Skip to main content
×
×
Home

Motivated Reasoning, Political Sophistication, and Associations between President Obama and Islam

  • Todd K. Hartman (a1) and Adam J. Newmark (a1)
Abstract

Recent polls reveal that between 20% and 25% of Americans erroneously indicate that President Obama is a Muslim. In this article, we compare individuals' explicit responses on a survey about religion and politics with reaction time data from an Implicit Association Test (IAT) to investigate whether individuals truly associate Obama with Islam or are motivated reasoners who simply express negativity about the president when given the opportunity. Our results suggest that predispositions such as ideology, partisanship, and race affect how citizens feel about Obama, which in turn motivates them to accept misinformation about the president. We also find that these implicit associations increase the probability of stating that Obama is likely a Muslim. Interestingly, political sophistication does not appear to inoculate citizens from exposure to misinformation, as they exhibit the same IAT effect as less knowledgeable individuals.

Copyright
References
Hide All
Bargh, John A., and Chartrand, Tanya L.. 1999. “The Unbearable Automaticity of Being.” American Psychologist 54: 462–79.
Cohen, Jacob. 1988. Statistical Power Analysis for the Behavioral Sciences, 2nd ed.Mahwah, NJ: Lawrence Erlbaum.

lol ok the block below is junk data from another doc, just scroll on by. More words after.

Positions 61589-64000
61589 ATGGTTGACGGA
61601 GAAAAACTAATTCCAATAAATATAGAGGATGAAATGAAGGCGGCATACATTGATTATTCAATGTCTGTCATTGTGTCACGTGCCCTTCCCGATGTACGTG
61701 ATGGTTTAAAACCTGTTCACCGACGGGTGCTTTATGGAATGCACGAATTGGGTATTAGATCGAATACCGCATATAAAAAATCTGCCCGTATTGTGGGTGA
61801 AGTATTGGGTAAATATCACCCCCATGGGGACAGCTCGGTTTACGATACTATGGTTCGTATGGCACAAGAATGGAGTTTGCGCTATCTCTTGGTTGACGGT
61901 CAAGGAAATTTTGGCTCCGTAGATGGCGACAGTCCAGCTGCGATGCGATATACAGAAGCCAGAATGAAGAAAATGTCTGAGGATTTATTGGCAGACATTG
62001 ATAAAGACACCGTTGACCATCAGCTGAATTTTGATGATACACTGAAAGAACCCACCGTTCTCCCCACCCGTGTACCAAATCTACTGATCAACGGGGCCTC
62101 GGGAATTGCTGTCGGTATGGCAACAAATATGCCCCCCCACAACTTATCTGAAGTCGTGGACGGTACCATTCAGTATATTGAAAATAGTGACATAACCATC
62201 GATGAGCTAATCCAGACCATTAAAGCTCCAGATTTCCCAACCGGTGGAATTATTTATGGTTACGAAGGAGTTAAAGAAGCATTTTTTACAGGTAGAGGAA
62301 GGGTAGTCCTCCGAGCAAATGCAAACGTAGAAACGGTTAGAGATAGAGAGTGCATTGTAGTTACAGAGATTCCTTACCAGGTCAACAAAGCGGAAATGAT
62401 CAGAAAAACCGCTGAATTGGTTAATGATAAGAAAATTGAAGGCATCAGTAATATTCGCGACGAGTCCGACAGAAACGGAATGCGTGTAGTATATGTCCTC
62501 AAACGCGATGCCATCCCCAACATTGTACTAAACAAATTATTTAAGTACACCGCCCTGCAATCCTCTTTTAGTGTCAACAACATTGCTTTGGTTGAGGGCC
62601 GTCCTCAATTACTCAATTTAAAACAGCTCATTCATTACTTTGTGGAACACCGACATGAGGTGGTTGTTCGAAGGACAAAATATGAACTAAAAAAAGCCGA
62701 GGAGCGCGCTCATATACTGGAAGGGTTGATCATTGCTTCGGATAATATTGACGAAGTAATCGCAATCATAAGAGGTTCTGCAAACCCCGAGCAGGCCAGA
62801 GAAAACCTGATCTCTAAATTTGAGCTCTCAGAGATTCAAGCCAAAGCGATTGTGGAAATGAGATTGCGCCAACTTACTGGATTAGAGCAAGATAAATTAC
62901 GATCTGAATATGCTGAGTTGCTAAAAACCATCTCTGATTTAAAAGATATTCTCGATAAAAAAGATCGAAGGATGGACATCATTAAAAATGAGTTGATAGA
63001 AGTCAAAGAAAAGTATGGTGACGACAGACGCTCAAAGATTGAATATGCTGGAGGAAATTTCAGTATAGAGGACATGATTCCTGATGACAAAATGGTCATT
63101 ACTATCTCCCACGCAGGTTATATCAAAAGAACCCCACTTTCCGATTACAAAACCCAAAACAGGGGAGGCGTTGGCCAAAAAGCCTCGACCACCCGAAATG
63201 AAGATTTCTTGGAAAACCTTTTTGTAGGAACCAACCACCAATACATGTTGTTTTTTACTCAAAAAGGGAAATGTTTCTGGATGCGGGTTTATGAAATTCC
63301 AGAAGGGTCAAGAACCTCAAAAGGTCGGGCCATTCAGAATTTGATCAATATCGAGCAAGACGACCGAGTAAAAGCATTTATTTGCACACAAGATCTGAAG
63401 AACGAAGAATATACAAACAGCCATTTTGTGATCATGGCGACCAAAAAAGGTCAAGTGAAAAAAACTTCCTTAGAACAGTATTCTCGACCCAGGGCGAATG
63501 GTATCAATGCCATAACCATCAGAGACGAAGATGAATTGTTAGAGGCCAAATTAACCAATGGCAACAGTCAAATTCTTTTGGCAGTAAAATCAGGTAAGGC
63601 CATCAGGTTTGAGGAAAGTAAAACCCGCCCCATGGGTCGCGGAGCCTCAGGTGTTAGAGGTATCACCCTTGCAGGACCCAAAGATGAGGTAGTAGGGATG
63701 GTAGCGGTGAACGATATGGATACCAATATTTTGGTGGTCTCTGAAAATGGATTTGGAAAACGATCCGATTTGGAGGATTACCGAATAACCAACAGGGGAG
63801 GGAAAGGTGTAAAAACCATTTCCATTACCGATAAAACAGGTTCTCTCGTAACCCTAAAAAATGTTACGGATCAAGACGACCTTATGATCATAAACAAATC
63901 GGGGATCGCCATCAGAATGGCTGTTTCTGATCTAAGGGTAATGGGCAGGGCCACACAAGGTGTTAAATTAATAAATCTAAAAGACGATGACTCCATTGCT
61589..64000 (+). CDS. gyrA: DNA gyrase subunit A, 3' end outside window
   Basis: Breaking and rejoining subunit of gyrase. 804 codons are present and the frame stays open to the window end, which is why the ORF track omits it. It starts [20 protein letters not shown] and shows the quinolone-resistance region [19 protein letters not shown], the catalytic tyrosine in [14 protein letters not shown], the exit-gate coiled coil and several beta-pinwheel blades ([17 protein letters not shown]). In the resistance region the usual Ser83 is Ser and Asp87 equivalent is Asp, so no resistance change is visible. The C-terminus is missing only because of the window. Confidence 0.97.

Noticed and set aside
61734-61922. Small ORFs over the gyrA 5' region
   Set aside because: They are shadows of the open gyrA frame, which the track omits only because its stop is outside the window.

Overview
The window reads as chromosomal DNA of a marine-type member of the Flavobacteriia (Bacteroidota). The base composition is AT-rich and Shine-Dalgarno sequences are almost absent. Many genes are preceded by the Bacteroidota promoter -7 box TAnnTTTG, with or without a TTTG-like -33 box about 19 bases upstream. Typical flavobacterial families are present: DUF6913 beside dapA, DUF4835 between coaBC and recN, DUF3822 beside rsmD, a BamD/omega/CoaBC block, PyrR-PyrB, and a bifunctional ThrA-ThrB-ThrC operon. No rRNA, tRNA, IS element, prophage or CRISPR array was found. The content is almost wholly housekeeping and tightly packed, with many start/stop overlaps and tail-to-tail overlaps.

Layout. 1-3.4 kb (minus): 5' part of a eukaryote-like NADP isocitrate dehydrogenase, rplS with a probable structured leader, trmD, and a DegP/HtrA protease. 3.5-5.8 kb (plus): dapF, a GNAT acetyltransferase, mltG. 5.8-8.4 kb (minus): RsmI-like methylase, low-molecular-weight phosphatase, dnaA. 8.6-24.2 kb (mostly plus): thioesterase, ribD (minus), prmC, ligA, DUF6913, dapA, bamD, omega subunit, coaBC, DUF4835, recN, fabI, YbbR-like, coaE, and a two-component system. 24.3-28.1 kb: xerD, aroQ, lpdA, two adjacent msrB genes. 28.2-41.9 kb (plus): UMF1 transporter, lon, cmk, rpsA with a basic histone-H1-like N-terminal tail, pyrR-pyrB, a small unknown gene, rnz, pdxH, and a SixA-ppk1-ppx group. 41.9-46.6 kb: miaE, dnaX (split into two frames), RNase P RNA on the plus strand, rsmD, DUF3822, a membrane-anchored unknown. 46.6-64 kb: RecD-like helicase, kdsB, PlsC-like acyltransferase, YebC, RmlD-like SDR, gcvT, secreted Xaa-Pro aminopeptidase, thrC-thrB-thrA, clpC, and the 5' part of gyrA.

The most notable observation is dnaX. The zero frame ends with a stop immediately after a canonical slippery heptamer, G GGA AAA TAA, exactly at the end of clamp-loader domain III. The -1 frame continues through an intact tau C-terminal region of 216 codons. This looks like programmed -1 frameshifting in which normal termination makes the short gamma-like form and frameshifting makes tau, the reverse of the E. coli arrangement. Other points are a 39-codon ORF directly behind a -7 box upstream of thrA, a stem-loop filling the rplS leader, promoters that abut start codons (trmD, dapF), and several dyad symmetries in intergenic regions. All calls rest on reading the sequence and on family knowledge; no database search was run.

Collins, Allan M., and Loftus, Elizabeth F.. 1975. “A Spreading-Activation Theory of Semantic Processing.” Psychological Review 82: 407–28.
Council on American-Islamic Relations. 2010. “The Status of Muslim Civil Rights in the United States.” http://www.cair.com/pdf/2006-CAIR-Civil-Rights-Report.pdf (accessed December 23, 2010).
Delli Carpini, Michael X., and Keeter, Scott. 1996. What Americans Know about Politics and Why It Matters. New Haven, CT: Yale University Press.
Devine, Patricia G. 1989. “Stereotypes and Prejudice: Their Automatic and Controlled Components.” Journal of Personality and Social Psychology 56: 518.
Ditto, Peter H., and Lopez, David F.. 1992. “Motivated Skepticism: Use of Differential Decision Criteria for Preferred and Nonpreferred Conclusions.” Journal of Personality and Social Psychology 63: 568–84.
Fazio, Russell H. 1995. “Attitudes as Object-Evaluation Associations: Determinants, Consequences, and Correlates of Attitude Accessibility.” In Attitude Strength: Antecedents and Consequences, ed. Petty, Richard E. and Krosnick, Jon A., 247–82. Mahwah, NJ: Lawrence Erlbaum.
Greenwald, Anthony G., and Banaji, Mahzarin R.. 1995. “Implicit Social Cognition: Attitudes, Self-Esteem, and Stereotypes.” Psychological Review 102: 427.
Greenwald, Anthony G., McGhee, Debbie E., and Schwartz, Jordan L. K.. 1998. “Measuring Individual Differences in Implicit Cognition: The Implicit Association Test.” Journal of Personality and Social Psychology 74: 1464–80.
Greenwald, Anthony G., Nosek, Brian A., and Banaji, Mahzarin R.. 2003. “Understanding and Using the Implicit Association Test: I. An improved Scoring Algorithm.” Journal of Personality and Social Psychology 85: 197216.
Greenwald, A. G., Nosek, B. A., and Sriram, N.. 2006. “Consequential Validity of the Implicit Association Test: Comment on the Article by Blanton and Jaccard.” American Psychologist 61: 5661.